So you’re doing the same thing again, but using experiences from the last time - scenarios that didn’t even turn up when it was first made. For example, I’m sure they thought of having custom trees or what not, but they needed to get some sort of terrain going as soon as possible - so it was done in the most convenient way possible (which is often not maintainable nor optimized nor anything except convenient, really). You’re using these experiences, the problems that turned up during development and integrate them.

In this example, I wouldn’t have included rivers either. A rewrite is bad enough, making sure that everything afterwards works and looks the same is a big enough challenge. You want to keep changes between versions to a minimum, which might sound weird. Imagine they’ve added rivers and now suddenly, there’s holes in the landscapes (just straight down missing terrain all the way down). What’s going on? Is it the new terrain code? Is it the river? Is it something else?

So when rewriting, you’re usually aiming for “the same thing as before, but prettier”. Once you’ve got that, and it works fine, you can think of adding things. Because during the rewrite, you knew that this would be done soon after, so your rewrite, although it doesn’t contain it, has been built in a way to incorporate it easily enough.

In this case - and disclaimer, I know nothing about the actual new terrain stuff - I wouldn’t have included rivers, but maybe added some sort of functionality that allows to alter certain parts of the terrain after it was created. It could have been used for water straight away (lakes, as it is). So whenever I go back and add rivers, I could plug into whatever generates lakes and use it to generate rivers easily.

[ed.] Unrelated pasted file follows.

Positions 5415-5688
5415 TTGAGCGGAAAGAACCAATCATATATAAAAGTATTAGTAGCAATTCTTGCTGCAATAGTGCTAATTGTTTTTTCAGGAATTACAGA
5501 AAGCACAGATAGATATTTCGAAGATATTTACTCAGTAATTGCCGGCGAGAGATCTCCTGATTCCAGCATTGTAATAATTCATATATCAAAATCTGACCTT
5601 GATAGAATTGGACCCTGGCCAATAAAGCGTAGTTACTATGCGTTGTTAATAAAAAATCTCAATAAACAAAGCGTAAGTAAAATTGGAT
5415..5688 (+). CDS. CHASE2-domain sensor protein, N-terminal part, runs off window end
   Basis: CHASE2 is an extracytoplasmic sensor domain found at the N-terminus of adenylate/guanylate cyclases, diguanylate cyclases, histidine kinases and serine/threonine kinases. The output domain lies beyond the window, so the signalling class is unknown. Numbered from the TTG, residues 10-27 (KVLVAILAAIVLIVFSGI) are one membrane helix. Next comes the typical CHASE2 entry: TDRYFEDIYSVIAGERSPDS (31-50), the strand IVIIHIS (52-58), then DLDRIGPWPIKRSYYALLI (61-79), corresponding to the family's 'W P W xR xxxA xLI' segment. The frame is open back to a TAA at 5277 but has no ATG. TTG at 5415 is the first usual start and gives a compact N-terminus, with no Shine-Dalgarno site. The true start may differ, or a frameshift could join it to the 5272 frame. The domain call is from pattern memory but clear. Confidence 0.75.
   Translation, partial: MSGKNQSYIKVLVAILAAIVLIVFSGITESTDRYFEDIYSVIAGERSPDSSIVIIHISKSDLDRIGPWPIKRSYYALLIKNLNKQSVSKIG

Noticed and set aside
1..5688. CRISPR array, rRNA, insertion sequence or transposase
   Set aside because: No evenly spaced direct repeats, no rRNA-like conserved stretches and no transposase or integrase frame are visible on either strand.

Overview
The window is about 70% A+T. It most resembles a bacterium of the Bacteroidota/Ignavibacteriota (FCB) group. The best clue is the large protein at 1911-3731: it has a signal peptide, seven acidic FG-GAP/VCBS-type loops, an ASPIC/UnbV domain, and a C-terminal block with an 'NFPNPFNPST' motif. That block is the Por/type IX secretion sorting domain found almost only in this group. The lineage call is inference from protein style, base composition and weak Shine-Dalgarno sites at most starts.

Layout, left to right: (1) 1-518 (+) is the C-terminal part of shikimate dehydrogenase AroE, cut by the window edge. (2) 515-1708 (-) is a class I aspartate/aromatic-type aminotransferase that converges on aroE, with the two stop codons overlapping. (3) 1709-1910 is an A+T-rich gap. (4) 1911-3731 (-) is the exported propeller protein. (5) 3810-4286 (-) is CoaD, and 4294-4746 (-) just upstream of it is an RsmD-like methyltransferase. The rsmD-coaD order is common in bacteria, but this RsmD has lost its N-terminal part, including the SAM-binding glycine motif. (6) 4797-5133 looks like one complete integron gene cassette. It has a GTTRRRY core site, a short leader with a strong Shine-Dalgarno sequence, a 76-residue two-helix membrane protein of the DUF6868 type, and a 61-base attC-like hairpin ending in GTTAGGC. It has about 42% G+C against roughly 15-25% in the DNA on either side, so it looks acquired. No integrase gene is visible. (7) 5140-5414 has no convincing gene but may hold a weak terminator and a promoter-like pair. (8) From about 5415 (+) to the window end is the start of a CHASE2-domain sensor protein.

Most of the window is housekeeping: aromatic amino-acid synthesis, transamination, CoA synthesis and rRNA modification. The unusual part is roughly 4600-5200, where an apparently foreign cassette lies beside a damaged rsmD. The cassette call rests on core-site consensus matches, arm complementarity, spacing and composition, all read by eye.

Of course, if you’re not rewriting properly, then yes, we’re doing exactly what you’re saying: We fix something by doing it again, only to notice that it wasn’t done good enough, so we start from scratch a third time. Third time’s a charm, eh?


@SirAstrix, I am going to respectfully disagree with your first paragraph. First, I feel that you cherry picked the text to quote. @RepeatPan’s comment referred to the developers focusing on features that can be used by modders was just that, adding tools and game elements for modders to play with, not ignoring features and asking modders to develop them instead.

As to the comment about rewriting world generation, I will also agree with @RepeatPan. Rewriting too much at once does not allow for good testing of bugs, as now the question is: “was this related to the generator or water changes” instead of “this is generator related.” Unit testing is very important in development like this.

People that follow your mod extend their game. Now, regardless of the game, multiple mods can break each other, as well as mod developers (the majority of the time) aren’t paid for what they’re doing. And thus within months to a year, mods are abandoned, and now the game I’ve grown to love will never be the same again. All so that the developers to push a little weight off themselves onto the FREE community.

I will agree with you that the backend is important. And yes I agree that we don’t see them like we do new content. BUT, at the same time, they shouldn’t be cutting their list of visible features down, just because they’ve done a lot of backend work, all in the name of the next release. My best example (and I may be wrong) but was the transition from Alpha 11 to 12. It honestly felt like a huge bug fix update, with very little of the content update they promised. I apologize in advance for this sounding petty, but I feel they should have held back with advancing, till ALL their goals were reached.

On the other hand, if this was a marketing ideal (increase interest in new version to increase revenue), then that’s a good enough justification. Yes that’s none of our business, so I can’t ask that.

Yes I cherry picked it, but at the same time, I felt that his entire reply was focus for modders, not taking into consideration people who don’t like mods. At the same time, if the developers are purposely adding specific content (whether that be front end or backend) just for the modders, how does that not say that they’re pushing some of their weight off? How does that not say what I was stating?

I will agree to this too. I was just looking at it in his latter statement of if it were not rewritten properly, not thinking about how if it were.